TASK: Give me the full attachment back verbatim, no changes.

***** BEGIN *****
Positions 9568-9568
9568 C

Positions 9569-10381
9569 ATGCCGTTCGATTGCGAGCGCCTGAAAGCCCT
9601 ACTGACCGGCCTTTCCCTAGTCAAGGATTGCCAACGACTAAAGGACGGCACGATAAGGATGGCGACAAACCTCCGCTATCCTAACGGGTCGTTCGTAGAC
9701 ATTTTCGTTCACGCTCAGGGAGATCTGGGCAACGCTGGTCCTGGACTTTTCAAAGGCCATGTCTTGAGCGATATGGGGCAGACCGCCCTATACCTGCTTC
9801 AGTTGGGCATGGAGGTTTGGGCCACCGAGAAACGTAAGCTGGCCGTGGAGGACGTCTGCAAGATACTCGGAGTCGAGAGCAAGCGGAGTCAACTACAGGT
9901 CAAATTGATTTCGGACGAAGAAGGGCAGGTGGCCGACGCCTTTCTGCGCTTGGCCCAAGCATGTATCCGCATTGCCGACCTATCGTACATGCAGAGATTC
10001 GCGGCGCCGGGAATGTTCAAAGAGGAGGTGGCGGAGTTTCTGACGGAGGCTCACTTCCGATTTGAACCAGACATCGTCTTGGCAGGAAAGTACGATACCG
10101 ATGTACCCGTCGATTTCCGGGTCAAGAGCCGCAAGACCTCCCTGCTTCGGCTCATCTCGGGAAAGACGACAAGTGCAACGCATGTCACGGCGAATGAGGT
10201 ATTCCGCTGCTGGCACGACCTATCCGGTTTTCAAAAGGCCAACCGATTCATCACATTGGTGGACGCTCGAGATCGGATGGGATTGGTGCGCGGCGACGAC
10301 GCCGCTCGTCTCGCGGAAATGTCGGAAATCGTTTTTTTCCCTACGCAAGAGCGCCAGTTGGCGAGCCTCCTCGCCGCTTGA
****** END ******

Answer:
Positions 9568-9568
9568 C

Positions 9569-10381
9569 ATGCCGTTCGATTGCGAGCGCCTGAAAGCCCT
9601 ACTGACCGGCCTTTCCCTAGTCAAGGATTGCCAACGACTAAAGGACGGCACGATAAGGATGGCGACAAACCTCCGCTATCCTAACGGGTCGTTCGTAGAC
9701 ATTTTCGTTCACGCTCAGGGAGATCTGGGCAACGCTGGTCCTGGACTTTTCAAAGGCCATGTCTTGAGCGATATGGGGCAGACCGCCCTATACCTGCTTC
9801 AGTTGGGCATGGAGGTTTGGGCCACCGAGAAACGTAAGCTGGCCGTGGAGGACGTCTGCAAGATACTCGGAGTCGAGAGCAAGCGGAGTCAACTACAGGT
9901 CAAATTGATTTCGGACGAAGAAGGGCAGGTGGCCGACGCCTTTCTGCGCTTGGCCCAAGCATGTATCCGCATTGCCGACCTATCGTACATGCAGAGATTC
10001 GCGGCGCCGGGAATGTTCAAAGAGGAGGTGGCGGAGTTTCTGACGGAGGCTCACTTCCGATTTGAACCAGACATCGTCTTGGCAGGAAAGTACGATACCG
10101 ATGTACCCGTCGATTTCCGGGTCAAGAGCCGCAAGACCTCCCTGCTTCGGCTCATCTCGGGAAAGACGACAAGTGCAACGCATGTCACGGCGAATGAGGT
10201 ATTCCGCTGCTGGCACGACCTATCCGGTTTTCAAAAGGCCAACCGATTCATCACATTGGTGGACGCTCGAGATCGGATGGGATTGGTGCGCGGCGACGAC
10301 GCCGCTCGTCTCGCGGAAATGTCGGAAATCGTTTTTTTCCCTACGCAAGAGCGCCAGTTGGCGAGCCTCCTCGCCGCTTGA